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By Hempology | March 30, 2006

The ‘Prince Of Pot’ Speaks At Concordia

Appealing to Biblical scripture and citing the health benefits, Canada’s proclaimed Prince of Pot, Mark Emery, is taking on the system to legalize cannabis. But these days his pro-pot lectures are doubling up to garner support for his own personal plight–challenging extradition to the United States where he could face 35 years or more in prison for selling marijuana seeds.

“That’s longer than what I’d get for multiple murder in Canada,” Emery said during his visit to Concordia last Friday. While it is illegal to sell seeds in Canada, the largest penalty handed down has been a $200 fine.

It was perhaps a different kind of activist crowd who drifted into H-110 to see Emery speak last Friday, along with a cloud of sweet smoke. And although the topic was what is still an illegal substance in Canada and the speaker is–according to the U.S. Drug Enforcement Agency–the “number one drug-trafficking king pin” with 30 convictions to his name, Concordia security barely batted an eyelash.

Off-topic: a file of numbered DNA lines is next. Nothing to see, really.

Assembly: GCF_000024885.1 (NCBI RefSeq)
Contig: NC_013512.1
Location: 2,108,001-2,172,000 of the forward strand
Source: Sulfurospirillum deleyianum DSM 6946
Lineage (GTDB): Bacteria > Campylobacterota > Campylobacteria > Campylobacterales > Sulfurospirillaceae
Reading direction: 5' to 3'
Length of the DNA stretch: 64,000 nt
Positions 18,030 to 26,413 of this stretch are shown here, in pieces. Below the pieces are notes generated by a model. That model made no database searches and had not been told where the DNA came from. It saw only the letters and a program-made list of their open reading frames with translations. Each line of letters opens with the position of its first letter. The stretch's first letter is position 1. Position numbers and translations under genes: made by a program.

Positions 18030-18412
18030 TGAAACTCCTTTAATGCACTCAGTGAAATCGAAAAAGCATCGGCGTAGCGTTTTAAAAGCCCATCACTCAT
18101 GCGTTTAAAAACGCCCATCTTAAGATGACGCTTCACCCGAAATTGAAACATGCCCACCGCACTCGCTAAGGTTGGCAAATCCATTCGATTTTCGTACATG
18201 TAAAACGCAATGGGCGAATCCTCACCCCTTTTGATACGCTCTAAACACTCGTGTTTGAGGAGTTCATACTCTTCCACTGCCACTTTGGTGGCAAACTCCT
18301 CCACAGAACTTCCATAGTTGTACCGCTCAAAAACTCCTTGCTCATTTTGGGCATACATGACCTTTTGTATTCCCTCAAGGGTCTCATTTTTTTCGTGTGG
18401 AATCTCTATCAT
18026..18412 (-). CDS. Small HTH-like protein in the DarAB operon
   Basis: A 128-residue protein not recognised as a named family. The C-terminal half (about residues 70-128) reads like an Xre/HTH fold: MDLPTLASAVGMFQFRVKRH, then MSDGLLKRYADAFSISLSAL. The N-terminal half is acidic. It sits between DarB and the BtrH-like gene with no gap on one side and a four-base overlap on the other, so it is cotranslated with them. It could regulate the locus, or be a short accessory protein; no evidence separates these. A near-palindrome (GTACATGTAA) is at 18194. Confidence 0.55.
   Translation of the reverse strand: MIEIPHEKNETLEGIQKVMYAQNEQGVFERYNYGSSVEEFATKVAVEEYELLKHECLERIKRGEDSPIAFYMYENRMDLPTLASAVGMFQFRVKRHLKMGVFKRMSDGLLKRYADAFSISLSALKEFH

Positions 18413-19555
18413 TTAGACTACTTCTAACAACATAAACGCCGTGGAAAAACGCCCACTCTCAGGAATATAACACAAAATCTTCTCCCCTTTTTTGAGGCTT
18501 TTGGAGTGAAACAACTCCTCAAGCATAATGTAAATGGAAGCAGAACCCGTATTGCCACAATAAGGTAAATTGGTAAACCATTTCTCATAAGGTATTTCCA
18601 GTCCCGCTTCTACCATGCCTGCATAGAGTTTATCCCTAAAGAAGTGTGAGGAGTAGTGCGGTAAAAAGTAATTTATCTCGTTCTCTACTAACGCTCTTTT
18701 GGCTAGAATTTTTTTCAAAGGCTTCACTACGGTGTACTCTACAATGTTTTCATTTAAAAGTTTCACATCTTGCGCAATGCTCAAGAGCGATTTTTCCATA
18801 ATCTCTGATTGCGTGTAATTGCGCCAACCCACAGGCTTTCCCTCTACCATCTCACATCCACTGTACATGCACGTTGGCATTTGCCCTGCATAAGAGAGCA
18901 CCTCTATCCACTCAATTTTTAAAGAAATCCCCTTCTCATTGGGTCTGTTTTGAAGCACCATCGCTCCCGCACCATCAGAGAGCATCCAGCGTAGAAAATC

In his stream-of-conscience style lecture, the 50-year old activist who runs Pot TV and publishes Cannabis Culture Magazine compared the plight of cannabis users to cultural genocide and maintains users are the “most oppressed group of people in the world.”

Emery was all over the map when it came to justifying legalization. He looks to the book of Genesis for justification. Nowhere in the Bible, he says, does it say that any plant is forbidden. God made plants and berries, Emery continued, “and he said you should make meat of them. And on the seventh day he rested and he saw that it was all good.”

Time and again, he pointed out what he feels is hypocrisy in our country. “What kind of society do we have that I’m the biggest kingpin and I’ve never hurt anyone?” he asked. Tobacco and sugary foods are more damaging to people’s health than cannabis, he said, yet “it’s institutionalized and it’s everywhere.”

But with the four to five-million seeds Emery has sold, he proudly figures he has neutralized the efforts of close to 100,000 law enforcement officers out to eradicate marijuana. “This is botany versus Nazified institutionalism,” he said.

Emery will defend himself in Canadian court against extradition to the United States. “If this country can send me to a Gulag… they can go to hell,” he said, adding that he dared the newly elected Conservative government to go through with the extradition.

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